Since Delta announced the end of flights to Brainerd, the future of the north centralMinnesota airport has remained in a holding pattern. One thing, however, appears all but certain. Taxpayers will begin subsidizing flights there, even as an air service waiting in the wings claims it could provide passenger service at no cost to taxpayers.
St. Cloud Airport Gets One of First and Last Grants Under FAA Subsidy Program Set to End
The St. Cloud Regional Airport is banking on a recently announced $750,000 federal grant to land an airline at the airport that’s been virtually deserted since Delta terminated service in and out of St. Cloud in late 2009.
There may not be air traffic controllers in Mora, Minnesota but critics say the Federal Aviation Administration (FAA) and state transportation officials have fallen asleep on the job anyway by approving a controversial airport expansion project estimated to cost between $1.2 to $1.7 million.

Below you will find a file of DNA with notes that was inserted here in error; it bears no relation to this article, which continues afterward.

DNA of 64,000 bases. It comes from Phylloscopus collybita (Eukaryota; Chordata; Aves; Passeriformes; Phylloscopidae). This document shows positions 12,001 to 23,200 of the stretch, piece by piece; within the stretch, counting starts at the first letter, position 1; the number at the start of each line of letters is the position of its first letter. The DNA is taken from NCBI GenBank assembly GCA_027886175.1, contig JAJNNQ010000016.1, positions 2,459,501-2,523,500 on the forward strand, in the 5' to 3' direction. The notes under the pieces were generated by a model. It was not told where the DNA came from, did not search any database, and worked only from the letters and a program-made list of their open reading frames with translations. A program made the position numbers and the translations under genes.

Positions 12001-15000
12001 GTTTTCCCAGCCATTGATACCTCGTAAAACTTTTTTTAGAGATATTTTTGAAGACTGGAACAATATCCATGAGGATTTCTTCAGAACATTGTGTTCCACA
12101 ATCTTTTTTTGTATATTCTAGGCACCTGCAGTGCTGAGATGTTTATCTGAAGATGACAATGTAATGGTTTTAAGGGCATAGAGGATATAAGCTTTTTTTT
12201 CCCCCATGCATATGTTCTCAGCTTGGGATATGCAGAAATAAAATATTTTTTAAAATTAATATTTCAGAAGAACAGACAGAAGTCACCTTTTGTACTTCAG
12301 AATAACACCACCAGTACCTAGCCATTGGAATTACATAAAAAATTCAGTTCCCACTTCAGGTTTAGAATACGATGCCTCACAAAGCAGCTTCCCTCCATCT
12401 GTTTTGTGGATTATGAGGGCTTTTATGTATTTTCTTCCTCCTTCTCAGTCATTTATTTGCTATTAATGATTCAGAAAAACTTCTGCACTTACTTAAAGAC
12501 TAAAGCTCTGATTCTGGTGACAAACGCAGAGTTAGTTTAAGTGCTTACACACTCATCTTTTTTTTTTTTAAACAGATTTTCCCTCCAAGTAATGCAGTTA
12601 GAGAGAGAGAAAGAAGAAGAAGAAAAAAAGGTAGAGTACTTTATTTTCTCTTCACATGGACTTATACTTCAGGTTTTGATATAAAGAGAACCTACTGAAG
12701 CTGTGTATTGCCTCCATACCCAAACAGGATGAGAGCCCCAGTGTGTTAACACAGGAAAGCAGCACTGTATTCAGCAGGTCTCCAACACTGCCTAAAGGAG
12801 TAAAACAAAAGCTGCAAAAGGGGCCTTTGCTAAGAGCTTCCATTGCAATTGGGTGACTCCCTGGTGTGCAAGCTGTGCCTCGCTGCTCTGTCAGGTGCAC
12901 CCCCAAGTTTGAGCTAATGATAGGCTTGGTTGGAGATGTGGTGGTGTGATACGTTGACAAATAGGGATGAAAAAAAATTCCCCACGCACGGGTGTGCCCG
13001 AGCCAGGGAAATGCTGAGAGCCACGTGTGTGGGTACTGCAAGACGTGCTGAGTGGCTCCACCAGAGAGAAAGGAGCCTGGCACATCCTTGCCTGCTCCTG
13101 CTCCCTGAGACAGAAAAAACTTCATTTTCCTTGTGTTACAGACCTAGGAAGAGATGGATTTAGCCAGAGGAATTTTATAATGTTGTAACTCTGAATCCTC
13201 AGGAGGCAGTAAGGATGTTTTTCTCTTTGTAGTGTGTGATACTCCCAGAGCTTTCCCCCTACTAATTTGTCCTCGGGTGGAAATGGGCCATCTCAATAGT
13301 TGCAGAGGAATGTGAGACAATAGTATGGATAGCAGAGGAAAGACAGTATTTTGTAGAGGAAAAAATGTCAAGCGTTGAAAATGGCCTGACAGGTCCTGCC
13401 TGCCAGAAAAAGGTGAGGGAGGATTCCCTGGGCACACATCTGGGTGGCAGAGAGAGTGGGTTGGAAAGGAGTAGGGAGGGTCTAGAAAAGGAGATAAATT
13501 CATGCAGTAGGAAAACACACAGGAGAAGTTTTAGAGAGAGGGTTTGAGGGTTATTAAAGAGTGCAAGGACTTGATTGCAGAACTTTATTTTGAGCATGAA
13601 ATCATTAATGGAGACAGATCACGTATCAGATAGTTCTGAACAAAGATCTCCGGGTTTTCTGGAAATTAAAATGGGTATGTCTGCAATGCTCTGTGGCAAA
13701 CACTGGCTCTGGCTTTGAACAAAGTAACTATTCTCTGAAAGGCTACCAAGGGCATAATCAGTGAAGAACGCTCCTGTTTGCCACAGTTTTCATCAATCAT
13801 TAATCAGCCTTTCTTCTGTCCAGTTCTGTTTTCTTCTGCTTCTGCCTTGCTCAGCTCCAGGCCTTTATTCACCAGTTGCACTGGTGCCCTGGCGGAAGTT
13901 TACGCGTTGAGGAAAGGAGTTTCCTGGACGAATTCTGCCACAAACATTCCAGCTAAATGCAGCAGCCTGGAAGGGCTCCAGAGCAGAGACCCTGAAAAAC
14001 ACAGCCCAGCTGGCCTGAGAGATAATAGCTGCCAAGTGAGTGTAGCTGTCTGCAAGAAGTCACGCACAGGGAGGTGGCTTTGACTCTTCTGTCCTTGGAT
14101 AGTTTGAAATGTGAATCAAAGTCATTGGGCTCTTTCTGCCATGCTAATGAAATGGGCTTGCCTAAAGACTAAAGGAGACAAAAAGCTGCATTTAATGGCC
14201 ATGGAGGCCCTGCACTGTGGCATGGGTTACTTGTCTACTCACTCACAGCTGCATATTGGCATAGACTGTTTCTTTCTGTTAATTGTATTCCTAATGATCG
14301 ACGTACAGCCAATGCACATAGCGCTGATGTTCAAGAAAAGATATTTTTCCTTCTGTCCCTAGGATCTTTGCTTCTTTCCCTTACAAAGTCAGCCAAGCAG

St. Cloud Regional Airport (STC) touts lots of amenities on its website—a café, ATM, free wi-fi, free parking and a $5 million completely renovated terminal whose capacity went up dramatically from 30 to 200 travelers. There's also a new $750,000 passenger boarding bridge secured with federal stimulus funds to keep travelersout of the elements while catching a flight. One asset, however, the newly renovated airport notably lacks—commercial flights and passengers.
The Federal Aviation Administration (FAA) has notified the City of Blue Earth, Minnesota that it has rejected its plans for a $7 million runway extension. The controversial runway has been under consideration since 2005 and was denied further funding by the FAA because the projected flight numbers don’t justify the cost, according to FAA spokesman Tony Molinaro.
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